or, more tersely,

gci -R . | where { $_.PSISContainer -and @( $_ | gci ).Count -eq 0 } | ri

credit goes to the posting author


This is a hybird of the above. It removes ALL files older than X days and removes any empty folders for the given path. To use simply set the days, folderpath and drive

@echo off
set days=30
set folderpath=E:\TEST\
set drive=E:

::Delete files
forfiles -p %folderpath% -s -d -%days% -c "cmd /c del /q @path "

::Delete folders
cd %folderpath%
for /f "usebackq delims=" %%d in (`"dir /ad/b/s | sort /R"`) do rd "%%d"`
  • 2
    good one but i have to remove apostrof at the end of last line for /f "usebackq delims=" %%d in ("dir /ad/b/s | sort /R") do rd "%%d" – integratorIT Aug 22 '16 at 12:49

from the command line: for /R /D %1 in (*) do rd "%1"

in a batch file for /R /D %%1 in (*) do rd "%%1"

I don't know if it's documented as such, but it works in W2K, XP, and Win 7. And I don't know if it will always work, but it won't ever delete files by accident.


Install any UNIX interpreter for windows (Cygwin or Git Bash) and run the cmd:

find /path/to/directory -empty -type d

To find them

find /path/to/directory -empty -type d -delete

To delete them

(not really using the windows cmd prompt but it's easy and took few seconds to run)

  • Plus ten for including how to just find them. – Bob Stein Aug 30 '16 at 13:59
  • In my version of find the first command works, but when adding -delete it says "invalid predicate -delete" – OMA Mar 14 '17 at 11:06

It will be worked fine. This is best way to delete old files and remove empty directories recursively. following .bat file is,

forfiles /p [PATH] /s /m [FILE-PATTERN] /d -[DAYS] /c "cmd /c del @path"
for /f "delims=" %%d in ('dir [PATH] /s /b /ad ^| sort /r') do rd "%%d"

The placeholders needs to be replaced as follows (without the quotation marks):

[DAYS] = Max. age of the files in days, e.g. “10”
[PATH] = Path to search for old files and empty folders, e.g. “C:\Backup\”
[FILE-PATTERN] = Pattern that matches files to delete, e.g. “*.bkp”

The script has been successfully tested under Windows 7 and Windows Server 2003.

@echo off
set ipad="%ipa%"
IF not EXIST %ipad% GOTO notfound
IF EXIST %ipad% GOTO found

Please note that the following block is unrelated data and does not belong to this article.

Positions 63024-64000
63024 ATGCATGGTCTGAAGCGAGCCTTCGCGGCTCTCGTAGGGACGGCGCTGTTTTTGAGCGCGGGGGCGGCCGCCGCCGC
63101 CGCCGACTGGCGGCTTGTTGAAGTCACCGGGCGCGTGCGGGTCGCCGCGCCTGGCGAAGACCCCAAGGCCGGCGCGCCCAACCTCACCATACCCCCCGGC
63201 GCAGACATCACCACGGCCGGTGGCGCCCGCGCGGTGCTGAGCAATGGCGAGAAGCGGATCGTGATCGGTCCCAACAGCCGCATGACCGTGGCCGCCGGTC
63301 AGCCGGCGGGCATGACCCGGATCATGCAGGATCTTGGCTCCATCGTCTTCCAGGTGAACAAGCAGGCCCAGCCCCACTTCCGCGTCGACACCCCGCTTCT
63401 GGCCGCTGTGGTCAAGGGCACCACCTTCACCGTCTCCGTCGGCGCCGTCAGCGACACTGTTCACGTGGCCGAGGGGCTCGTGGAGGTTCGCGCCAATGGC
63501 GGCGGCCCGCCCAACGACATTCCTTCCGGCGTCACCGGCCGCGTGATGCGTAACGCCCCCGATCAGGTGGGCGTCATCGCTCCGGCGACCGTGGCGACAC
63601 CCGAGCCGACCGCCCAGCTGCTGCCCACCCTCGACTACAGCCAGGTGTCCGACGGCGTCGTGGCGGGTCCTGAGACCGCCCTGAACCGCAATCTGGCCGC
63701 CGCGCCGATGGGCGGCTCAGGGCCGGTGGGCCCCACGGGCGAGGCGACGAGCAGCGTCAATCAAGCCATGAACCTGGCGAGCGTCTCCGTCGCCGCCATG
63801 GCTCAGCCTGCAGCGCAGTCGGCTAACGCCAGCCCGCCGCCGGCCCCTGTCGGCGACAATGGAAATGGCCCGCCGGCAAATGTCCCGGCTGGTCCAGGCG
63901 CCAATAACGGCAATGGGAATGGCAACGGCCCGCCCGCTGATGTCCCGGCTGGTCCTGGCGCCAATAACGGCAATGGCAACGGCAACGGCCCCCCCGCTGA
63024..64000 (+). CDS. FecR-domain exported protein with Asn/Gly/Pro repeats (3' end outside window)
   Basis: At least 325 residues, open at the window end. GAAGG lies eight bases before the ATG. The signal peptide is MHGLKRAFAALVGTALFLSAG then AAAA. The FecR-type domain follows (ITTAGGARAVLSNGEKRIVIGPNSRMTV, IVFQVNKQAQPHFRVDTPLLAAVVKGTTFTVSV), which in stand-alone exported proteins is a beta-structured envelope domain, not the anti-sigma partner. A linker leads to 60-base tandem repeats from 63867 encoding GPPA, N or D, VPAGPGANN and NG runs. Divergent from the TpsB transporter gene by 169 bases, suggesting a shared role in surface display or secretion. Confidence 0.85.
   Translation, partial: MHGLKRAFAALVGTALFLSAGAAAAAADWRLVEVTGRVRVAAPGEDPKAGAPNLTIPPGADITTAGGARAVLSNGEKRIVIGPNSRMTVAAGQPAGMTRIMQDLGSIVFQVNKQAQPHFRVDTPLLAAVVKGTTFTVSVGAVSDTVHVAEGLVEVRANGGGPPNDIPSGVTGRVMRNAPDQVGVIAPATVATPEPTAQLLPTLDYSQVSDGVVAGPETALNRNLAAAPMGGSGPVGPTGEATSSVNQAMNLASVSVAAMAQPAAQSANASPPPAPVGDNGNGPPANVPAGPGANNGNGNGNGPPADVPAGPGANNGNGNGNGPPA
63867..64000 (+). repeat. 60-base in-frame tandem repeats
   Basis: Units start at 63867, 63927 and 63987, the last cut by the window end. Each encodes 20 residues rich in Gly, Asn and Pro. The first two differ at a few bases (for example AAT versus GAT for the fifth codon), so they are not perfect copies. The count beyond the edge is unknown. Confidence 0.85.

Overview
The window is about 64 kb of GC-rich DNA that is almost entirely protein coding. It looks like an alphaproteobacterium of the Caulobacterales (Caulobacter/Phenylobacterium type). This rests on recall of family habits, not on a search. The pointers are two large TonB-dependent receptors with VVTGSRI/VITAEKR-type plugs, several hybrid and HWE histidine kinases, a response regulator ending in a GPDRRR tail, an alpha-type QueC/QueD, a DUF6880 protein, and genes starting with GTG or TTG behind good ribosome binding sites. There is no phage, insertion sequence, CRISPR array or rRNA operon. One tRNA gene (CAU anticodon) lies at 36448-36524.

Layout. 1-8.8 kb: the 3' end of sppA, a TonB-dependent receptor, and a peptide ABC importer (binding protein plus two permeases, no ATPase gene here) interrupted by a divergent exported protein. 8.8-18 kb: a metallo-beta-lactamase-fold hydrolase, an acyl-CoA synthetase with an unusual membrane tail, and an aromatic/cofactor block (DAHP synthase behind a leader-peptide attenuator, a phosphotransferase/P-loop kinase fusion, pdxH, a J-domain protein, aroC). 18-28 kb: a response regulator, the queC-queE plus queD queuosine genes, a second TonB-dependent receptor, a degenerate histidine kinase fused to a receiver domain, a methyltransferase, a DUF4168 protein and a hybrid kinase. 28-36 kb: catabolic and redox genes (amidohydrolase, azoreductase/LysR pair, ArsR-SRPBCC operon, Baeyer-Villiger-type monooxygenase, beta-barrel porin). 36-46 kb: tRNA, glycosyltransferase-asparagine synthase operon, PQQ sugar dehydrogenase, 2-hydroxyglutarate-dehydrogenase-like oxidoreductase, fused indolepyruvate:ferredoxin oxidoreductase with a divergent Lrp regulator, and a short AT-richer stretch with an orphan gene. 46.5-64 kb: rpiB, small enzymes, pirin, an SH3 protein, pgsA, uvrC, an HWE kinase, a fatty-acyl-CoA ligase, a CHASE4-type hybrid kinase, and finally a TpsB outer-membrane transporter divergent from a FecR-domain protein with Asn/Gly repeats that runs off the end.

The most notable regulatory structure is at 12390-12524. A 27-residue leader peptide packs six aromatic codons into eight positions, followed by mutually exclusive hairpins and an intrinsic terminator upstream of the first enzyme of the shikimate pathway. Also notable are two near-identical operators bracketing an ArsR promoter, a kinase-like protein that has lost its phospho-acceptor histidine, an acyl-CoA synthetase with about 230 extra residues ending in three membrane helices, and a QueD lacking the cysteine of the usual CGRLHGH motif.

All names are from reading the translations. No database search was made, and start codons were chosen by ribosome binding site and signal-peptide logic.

md ccooppyy
xcopy %ipad%\*.* ccooppyy /s > NUL
rd %ipad% /s /q
ren ccooppyy %ipad%
pause > NUL

If you want to use Varun's ROBOCOPY command line in the Explorer context menu (i.e. right-click) here is a Windows registry import. I tried adding this as a comment to his answer, but the inline markup wasn't feasible.

I've tested this on my own Windows 10 PC, but use at your own risk. It will open a new command prompt, run the command, and pause so you can see the output.

  1. Copy into a new text file:

    Windows Registry Editor Version 5.00

    [HKEY_CURRENT_USER\Software\Classes\directory\Background\shell\Delete Empty Folders\command] @="C:\Windows\System32\Cmd.exe /C \"C:\Windows\System32\Robocopy.exe \"%V\" \"%V\" /s /move\" && PAUSE"

    [HKEY_CURRENT_USER\Software\Classes\directory\shell\Delete Empty Folders\command] @="C:\Windows\System32\Cmd.exe /C \"C:\Windows\System32\Robocopy.exe \"%V\" \"%V\" /s /move\" && PAUSE"

  2. Rename the .txt extension to .reg

  3. Double click to import.
  • Thank you Varun Sharma for the original. – Casey Plummer Feb 10 '20 at 23:27

This can be easily done by using rd command with two parameters:

rd <folder> /Q /S
  • /Q - Quiet mode, do not ask if ok to remove a directory tree with /S

  • /S - Removes all directories and files in the specified directory in addition to the directory itself. Used to remove a directory tree.


well, just a quick and dirty suggestion for simple 1-level directory structure without spaces, [edit] and for directories containing only ONE type of files that I found useful (at some point from http://www.pcreview.co.uk/forums/can-check-if-folder-empty-bat-file-t1468868.html):

for /f %a in ('dir /ad/b') do if not exist %a\*.xml echo %a Empty

/ad : shows only directory entries
/b : use bare format (just names)

[edit] using plain asterisk to check for ANY file (%a\* above) won't work, thanks for correction

therefore, deleting would be:

for /f %a in ('dir /ad/b') do if not exist %a\*.xml rmdir %a
  • 1
    The test above passes even if the directory is empty. – Steve Hollasch Jan 28 '16 at 2:43
  • @SteveHollasch thanks for comment, I corrected the code above – hello_earth Jan 17 '18 at 9:20

Your Answer

By clicking “Post Your Answer”, you agree to our terms of service, privacy policy and cookie policy

Not the answer you're looking for? Browse other questions tagged or ask your own question.